The problem with particle physics is that it contains ideas that have only relatively recently been united in a coherent theory. Teaching it to undergraduates can therefore sometimes be a challenge. If approached from a historical perspective, the subject can become disjointed and confusing. If approached rigorously and formally, the subject can quickly become too advanced mathematically. The first edition of this textbook was notable for providing a clear and logical overview of particle physics that was at the right level for advanced undergraduates.
This text covers most aspects of particle physics. It starts with an overview of fundamental particles and forces, and leads into descriptions of symmetries, bound states, the development of the formal structure of the Standard Model (including Feynman rules and simple calculations), and a final discussion of what physics mechanisms may lie beyond it.
The contents of this revised edition are largely similar to those contained in the first edition and changes reflect the development of the subject in the intervening 20 years. As a result, some discussions have now been tightened or removed, and chapters describing neutrino oscillations and contemporary theoretical developments have been added.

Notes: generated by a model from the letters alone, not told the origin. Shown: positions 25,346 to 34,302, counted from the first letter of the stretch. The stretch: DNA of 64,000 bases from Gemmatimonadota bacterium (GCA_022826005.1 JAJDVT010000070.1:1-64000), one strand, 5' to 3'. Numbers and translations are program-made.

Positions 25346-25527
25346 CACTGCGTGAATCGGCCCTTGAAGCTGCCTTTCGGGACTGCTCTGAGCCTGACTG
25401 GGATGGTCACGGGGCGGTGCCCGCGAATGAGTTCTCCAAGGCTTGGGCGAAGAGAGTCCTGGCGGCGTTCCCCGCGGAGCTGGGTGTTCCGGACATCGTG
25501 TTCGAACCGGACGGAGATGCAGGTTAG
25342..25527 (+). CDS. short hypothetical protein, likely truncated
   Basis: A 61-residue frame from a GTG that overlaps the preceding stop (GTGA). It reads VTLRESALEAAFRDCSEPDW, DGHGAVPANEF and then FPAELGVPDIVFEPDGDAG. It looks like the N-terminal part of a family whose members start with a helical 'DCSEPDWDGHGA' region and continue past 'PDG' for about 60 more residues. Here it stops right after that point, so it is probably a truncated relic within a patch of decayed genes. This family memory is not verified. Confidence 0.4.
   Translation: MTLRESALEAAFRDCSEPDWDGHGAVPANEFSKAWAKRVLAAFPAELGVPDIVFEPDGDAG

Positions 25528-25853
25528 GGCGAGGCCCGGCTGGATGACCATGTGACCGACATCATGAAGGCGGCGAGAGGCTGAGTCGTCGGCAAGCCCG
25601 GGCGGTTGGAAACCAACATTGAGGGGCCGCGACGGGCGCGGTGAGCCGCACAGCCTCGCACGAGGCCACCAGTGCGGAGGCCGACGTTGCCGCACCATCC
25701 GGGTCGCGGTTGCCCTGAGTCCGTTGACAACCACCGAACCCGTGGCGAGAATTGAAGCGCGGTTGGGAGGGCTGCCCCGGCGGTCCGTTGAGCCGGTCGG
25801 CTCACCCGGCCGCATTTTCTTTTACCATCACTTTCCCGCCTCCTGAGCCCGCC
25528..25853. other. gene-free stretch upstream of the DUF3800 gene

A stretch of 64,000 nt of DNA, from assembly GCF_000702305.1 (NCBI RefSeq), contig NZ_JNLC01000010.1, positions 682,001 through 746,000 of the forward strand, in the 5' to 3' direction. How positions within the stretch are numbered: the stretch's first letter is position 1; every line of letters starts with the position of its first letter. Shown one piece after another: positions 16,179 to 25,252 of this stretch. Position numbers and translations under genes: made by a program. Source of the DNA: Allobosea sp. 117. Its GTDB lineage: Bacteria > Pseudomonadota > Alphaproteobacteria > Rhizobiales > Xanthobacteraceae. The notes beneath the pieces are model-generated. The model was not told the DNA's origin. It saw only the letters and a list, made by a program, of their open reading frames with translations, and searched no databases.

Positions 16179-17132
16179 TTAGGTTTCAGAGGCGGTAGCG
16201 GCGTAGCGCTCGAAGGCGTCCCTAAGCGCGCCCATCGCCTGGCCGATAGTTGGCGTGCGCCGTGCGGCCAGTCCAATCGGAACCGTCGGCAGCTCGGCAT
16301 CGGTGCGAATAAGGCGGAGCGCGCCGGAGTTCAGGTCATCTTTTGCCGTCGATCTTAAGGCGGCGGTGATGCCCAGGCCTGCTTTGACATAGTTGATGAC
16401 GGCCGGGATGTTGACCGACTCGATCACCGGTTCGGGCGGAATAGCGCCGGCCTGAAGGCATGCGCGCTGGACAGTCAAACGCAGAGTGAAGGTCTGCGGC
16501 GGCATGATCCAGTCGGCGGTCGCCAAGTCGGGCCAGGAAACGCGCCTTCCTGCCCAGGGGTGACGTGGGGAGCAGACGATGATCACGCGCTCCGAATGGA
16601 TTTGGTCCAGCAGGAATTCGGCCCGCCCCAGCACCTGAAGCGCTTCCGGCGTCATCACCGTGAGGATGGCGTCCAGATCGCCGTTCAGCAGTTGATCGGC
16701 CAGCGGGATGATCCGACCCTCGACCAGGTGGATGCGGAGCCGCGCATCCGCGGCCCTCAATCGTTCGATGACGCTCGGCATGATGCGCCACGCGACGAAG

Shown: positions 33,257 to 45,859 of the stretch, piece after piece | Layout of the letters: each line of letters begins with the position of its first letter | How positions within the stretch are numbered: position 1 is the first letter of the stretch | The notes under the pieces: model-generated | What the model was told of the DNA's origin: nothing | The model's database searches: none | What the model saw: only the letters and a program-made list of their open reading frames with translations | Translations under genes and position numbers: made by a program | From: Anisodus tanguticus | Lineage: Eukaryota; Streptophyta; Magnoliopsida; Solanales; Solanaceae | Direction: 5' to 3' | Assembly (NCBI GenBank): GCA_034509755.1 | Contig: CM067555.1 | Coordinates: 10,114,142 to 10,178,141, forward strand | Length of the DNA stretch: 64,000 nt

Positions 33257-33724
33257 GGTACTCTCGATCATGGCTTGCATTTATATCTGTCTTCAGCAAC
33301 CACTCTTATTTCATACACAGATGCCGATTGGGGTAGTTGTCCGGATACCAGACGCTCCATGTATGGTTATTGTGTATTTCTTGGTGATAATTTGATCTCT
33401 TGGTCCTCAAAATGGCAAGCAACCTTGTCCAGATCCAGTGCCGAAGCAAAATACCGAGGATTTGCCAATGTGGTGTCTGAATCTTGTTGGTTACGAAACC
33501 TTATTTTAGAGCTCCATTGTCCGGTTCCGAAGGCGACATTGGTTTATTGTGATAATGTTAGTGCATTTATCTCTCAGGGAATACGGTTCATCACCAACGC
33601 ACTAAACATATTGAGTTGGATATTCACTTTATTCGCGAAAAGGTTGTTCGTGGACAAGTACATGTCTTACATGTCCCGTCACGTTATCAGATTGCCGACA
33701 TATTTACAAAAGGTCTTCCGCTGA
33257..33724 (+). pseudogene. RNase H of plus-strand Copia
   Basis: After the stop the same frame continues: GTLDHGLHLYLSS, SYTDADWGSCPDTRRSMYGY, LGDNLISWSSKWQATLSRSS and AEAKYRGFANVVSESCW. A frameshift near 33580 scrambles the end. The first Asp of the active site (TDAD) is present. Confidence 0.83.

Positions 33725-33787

Each chapter introduces and develops a separate topic logically. The text is clear, well referenced and contains many illustrative diagrams. Proofs are annotated to give physical insight into the equations and also, importantly, note where assumptions have been made and where confusion can occur. Worked examples are included, and further problems given at the end of each chapter. Lecturers can obtain solutions to these problems from the publisher. The layout overall is attractive and well spaced, but the second edition is a paperback and much reading of this heavy book can quickly damage the spine.
The level of explanation employed is simpler and offers more physical insights than are typically found in postgraduate texts and is more advanced than in introductory texts such as B.R. Martin and G. Shaw's Particle Physics. Advanced undergraduates will benefit from studying this book, as will all experimental particle physics postgraduate students. I'd recommend this book to anyone in the field and anyone lecturing in it. It's wonderful. Reading any section will always yield insights, and you can't go wrong with Griffiths as a guide.
Who is it for? Advanced undergraduates, postgraduates, lecturers and anyone in the field of experimental particle physics.
Presentation: Clear, logical presentation sprinkled with insight. Would you recommend it? Definitely. It is a must for anyone serious about the topic.
Introduction to Elementary Particles
Author: David Griffiths
Edition: Second revised